Tuesday, February 9, 2010

Toyota and the Terrible, Horrible, No Good, Very Bad Day

In 1972, childrens book author Judith Viorst wrote her most popular book, namely Alexander and the Terrible, Horrible, No Good, Very Bad Day. Told in first person, it starts out:

I went to sleep with gum in my mouth and now there's gum in my hair and when I got out of bed this morning I tripped on the skateboard and by mistake I dropped my sweater in the sink while the water was running and I could tell it was going to be a terrible, horrible, no good, very bad day.

You'll have to forgive the executives at Toyota if they feel like this has become their biography.

What just a few weeks ago was one of if not the most trusted auto manufacturer in terms of quality has suffered hit after hit. First there was the problem with sticking accelerators, originally incorrectly diagnosed as their getting caught up with floor mats. Now, braking problems on Toyota's pride and joy the Prius have been made known. The recalls are mounting, the lawsuits are flying fast and furious, and when a car manufacturer is constantly the lead story on the evening news for all the wrong reasons it belies the notion that all publicity is good publicity. Toyota used to be able to boast it never took any bailout money. Now, it's its customers who are bailing out, fearful their car will simultaneously develop a stuck throttle and brake failure.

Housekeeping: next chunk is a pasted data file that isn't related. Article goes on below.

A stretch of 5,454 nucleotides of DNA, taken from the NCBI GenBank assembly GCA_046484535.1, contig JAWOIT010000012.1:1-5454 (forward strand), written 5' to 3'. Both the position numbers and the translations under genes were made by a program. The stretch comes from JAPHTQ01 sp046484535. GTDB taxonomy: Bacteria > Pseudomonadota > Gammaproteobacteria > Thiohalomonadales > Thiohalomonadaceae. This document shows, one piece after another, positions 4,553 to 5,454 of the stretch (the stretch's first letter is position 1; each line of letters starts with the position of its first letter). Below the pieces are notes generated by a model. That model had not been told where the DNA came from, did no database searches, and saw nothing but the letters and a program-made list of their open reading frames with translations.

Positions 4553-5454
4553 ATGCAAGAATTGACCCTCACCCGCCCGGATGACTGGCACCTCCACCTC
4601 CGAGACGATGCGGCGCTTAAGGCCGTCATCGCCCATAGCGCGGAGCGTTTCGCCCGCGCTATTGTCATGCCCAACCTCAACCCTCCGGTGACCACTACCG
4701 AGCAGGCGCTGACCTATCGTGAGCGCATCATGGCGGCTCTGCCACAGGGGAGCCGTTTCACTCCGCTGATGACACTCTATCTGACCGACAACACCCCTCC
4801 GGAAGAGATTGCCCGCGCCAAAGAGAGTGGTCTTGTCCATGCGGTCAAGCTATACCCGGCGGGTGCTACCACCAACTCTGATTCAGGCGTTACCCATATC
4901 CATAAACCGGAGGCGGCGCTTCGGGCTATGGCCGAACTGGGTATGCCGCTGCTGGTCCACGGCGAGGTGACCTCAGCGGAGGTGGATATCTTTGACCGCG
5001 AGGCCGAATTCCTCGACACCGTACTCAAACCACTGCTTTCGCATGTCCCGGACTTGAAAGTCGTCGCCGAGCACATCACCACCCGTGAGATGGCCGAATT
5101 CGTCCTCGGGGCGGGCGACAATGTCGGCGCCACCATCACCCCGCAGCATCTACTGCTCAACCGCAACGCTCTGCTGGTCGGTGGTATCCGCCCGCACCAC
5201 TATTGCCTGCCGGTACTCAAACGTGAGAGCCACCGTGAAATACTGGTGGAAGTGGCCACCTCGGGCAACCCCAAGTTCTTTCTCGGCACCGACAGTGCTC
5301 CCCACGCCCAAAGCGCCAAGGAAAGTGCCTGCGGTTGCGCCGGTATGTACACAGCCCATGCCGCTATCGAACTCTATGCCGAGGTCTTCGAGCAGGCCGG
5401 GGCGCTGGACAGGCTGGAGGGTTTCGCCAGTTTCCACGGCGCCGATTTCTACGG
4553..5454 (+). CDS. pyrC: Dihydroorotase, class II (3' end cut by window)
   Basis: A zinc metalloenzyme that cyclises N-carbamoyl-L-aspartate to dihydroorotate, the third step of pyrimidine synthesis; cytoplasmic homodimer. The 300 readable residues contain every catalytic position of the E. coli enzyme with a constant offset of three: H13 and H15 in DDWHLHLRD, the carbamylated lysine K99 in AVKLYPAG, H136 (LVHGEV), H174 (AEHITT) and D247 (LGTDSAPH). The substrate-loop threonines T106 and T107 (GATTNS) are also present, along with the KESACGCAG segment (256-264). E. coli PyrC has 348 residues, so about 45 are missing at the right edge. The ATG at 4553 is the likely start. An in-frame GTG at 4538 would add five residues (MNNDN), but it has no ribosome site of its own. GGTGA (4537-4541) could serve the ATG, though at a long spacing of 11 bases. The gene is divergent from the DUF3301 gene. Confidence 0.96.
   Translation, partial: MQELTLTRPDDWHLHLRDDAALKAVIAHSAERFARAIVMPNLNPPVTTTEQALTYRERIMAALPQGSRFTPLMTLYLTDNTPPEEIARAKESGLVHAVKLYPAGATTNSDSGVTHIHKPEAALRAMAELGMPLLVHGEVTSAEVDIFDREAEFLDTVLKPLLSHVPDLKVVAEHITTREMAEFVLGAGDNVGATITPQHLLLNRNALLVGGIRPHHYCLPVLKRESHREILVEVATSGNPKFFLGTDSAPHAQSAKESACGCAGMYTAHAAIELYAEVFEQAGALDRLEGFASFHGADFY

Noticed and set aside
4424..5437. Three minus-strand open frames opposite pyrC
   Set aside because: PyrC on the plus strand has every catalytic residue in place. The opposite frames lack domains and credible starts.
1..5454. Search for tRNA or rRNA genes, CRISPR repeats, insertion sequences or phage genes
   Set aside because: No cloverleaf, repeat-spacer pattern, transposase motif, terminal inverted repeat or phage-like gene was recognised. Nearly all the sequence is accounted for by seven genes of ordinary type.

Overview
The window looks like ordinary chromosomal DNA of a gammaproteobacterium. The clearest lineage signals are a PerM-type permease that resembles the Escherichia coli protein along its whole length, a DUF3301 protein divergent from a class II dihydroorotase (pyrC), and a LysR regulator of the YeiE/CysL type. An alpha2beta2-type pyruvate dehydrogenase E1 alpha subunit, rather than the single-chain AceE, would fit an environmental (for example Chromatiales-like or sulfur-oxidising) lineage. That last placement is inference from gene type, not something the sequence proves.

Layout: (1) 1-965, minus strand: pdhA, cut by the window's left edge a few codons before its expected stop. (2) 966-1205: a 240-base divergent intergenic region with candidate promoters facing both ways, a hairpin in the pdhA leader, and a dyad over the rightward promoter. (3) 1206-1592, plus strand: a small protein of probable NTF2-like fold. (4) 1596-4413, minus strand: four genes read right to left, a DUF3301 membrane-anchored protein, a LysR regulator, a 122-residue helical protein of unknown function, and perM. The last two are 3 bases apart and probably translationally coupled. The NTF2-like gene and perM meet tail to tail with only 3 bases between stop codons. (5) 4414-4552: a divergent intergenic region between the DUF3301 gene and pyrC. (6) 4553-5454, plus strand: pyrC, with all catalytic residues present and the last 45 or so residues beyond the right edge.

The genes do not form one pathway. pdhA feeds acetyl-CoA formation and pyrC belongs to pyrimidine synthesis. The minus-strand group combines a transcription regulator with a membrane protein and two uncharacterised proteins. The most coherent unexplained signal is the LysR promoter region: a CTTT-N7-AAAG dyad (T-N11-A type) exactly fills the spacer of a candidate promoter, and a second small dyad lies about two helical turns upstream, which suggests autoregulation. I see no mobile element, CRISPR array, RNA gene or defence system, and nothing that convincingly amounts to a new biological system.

Regaining public trust once lost is a difficult proposition for any enterprise. In the auto world, the problems suffered by the original Chevrolet Corvair being built without a front anti-roll bar and the Ford Pinto's penchant for exploding in rear-end collisions due to inadequate protection against the gas tank rupturing in rear-end collisions haunted GM and Ford for years. Toyota has a very, very long way to go in restoring its reputation. It's not an impossible task, but it definitely won't be easy.

That all said, can you imagine what it'd be like for an insurance provider or agency to regain lost trust? Yeoww. It'd make cat herding seem like a breeze.

We all have terrible, horrible, no good, very bad days. Let's all resolve to make sure they don't turn into the kind of terrible, horrible, no good, very bad days where executives from Toyota are calling to offer sympathy!

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